For years, people had been telling us wonderful things about the Colombian city of Cartagena. A major port on the south Caribbean coast it is a popular stopover for cruisers heading to Panama.
As the Colombian coastal waters are notorious for bad weather we waited in Curacao for a good window, chastened by fellow cruiser Cutty Hunk’s tales of 48knots and four metre seas. Luckily we struck a quiet patch and at one stage found ourselves wishing for more wind!
We left Bandit in the modern marina in Santa Marta, a couple of hundred kilometres north of Cartagena, deciding it was far easier to explore this UNESCO World Heritage site at leisure from land rather than by tender from a choppy anchorage.
It was a good move….our hotel was within the old city walls and we spent two nights and nearly three days walking and exploring…..walking and exploring……walking and exploring! Oh and lots of sitting and drinking coffee and cold juice and soaking up the sights and atmosphere when our feet said enough.
Cartagena is a beautifully preserved colonial city full of history featuring immaculately preserved and beautifully renovated buildings many smothered with bougainvillea and tropical vines.
Most lie within the 13km of ancient stonewalls on narrow cobbled streets. The colours of the buildings are startling ranging from deep russet red and mustard to bright blue, pink and yellow.
What we didn’t know was that the Summit of the Americas was on – meaning 32 presidents and heads of state including President Obama were due in town.
Security was tight with more than 5000 extra police brought in, many of them riot police wearing full body armour (in 35degrees plus!). Helicopters buzzed overhead constantly as well as drones (unmanned surveillance aircraft). Media from throughout north, central and south America were out in force.
The entire city had obviously been airbrushed for the occasion – there wasn’t a scrap of rubbish lying around, workmen were frantically and furiously painting scruffy buildings and giving even smart ones a touch up.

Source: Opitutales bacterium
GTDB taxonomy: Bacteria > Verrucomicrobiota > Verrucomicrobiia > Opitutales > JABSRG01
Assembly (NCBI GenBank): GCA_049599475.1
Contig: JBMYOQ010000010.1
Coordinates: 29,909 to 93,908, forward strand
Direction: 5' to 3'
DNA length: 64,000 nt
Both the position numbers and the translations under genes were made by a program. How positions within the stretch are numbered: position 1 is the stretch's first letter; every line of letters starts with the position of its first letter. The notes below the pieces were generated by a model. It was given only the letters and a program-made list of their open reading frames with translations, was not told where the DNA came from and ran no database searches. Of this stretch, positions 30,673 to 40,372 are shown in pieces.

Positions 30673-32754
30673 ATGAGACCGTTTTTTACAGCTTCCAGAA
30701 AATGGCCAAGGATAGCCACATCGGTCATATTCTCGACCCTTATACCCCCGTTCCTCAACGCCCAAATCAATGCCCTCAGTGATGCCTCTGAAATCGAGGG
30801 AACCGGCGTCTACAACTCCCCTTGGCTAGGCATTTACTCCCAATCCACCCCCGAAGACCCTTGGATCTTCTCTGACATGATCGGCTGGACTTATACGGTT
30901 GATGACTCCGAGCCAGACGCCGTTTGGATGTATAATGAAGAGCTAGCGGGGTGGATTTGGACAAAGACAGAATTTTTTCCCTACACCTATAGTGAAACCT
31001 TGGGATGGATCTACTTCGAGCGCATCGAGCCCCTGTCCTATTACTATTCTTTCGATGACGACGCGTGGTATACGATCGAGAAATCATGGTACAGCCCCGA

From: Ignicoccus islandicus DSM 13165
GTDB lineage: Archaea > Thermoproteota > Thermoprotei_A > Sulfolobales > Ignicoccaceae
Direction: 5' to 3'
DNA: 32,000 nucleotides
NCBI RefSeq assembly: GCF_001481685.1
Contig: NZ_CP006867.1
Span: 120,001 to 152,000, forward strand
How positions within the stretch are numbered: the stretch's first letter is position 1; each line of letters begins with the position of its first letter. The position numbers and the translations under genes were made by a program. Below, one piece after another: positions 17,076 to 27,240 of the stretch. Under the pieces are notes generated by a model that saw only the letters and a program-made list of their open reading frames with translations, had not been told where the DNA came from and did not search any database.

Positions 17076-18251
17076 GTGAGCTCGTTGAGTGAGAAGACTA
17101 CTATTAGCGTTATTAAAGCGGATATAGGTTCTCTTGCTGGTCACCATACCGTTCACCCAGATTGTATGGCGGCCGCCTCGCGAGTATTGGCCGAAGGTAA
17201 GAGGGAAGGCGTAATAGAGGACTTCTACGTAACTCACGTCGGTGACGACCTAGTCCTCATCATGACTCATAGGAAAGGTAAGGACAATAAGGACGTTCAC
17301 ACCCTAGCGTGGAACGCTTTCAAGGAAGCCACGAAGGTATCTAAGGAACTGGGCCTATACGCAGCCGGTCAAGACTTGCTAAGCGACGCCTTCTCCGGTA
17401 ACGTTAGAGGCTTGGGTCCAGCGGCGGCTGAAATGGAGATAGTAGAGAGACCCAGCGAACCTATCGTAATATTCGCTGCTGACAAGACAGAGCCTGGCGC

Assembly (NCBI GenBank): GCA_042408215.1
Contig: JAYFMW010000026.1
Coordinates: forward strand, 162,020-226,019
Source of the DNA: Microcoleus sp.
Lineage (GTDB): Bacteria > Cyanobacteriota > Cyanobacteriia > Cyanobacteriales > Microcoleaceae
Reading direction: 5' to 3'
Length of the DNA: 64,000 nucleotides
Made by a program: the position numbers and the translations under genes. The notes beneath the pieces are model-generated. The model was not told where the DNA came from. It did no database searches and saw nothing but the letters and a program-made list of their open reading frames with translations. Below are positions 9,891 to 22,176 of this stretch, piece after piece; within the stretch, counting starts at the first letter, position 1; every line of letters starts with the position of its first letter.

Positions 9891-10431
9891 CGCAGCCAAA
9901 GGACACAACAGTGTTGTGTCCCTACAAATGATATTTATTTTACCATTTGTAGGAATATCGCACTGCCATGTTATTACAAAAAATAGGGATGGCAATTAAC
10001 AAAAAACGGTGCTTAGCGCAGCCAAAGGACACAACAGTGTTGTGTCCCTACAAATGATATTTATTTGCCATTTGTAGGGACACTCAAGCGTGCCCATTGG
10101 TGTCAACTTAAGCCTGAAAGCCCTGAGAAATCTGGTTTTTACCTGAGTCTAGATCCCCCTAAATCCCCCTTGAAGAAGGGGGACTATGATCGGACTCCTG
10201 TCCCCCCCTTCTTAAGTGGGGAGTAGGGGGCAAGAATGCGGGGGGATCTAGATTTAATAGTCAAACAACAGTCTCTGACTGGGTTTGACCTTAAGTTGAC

Cartagena is absolutely breathtakingly beautiful and its only downside is its popularity. On our second day a cruise ship was in and the town was overrun. Along with the explosion in tourists came the touts and we spent the entire day shaking off persistent Colombians insisting we buy cigars, sunglasses, t-shirts, artwork, jewellery, hats etc. Our polite “No gracias” soon became “non moleste” – don’t bother me!
It is a shame that most of these tourists only see the spruced up old town of Cartagena as it does give a one dimensional view of Colombia. Nearby Gethsemeni is as charming, but slightly shabby – and we only spotted a handful of tourists, mostly backpackers.
If the cruise ship visitors took a taxi ride 20 minutes out of the city they’d drive through rubbish strewn slums where the poverty is palpable and barefoot children play in the filthy streets alongside stray dogs and pigs….. (more about that next blog)….but I guess that doesn’t make such a good tale to tell the folks back home. But…not to take anything away from Cartagena which fully deserves its reputation and UNESCO rating.
We left with vivid memories of a gorgeous city and many happy hours spent sitting at outdoor cafes, bars and cheap restaurants enjoying the local food, beers and best of all – the balmy temperatures.